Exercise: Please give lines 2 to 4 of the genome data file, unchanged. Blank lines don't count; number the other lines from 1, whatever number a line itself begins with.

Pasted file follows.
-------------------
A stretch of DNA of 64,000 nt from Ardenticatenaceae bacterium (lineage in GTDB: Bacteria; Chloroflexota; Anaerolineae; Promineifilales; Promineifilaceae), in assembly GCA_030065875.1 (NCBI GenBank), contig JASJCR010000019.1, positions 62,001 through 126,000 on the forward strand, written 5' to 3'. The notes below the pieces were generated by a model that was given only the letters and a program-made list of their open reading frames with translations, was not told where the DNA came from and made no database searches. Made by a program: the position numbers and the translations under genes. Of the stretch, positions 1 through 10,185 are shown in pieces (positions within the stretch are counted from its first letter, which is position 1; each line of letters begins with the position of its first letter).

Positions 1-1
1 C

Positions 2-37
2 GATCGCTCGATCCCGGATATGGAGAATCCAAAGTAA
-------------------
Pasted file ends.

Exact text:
Positions 1-1
1 C

Positions 2-37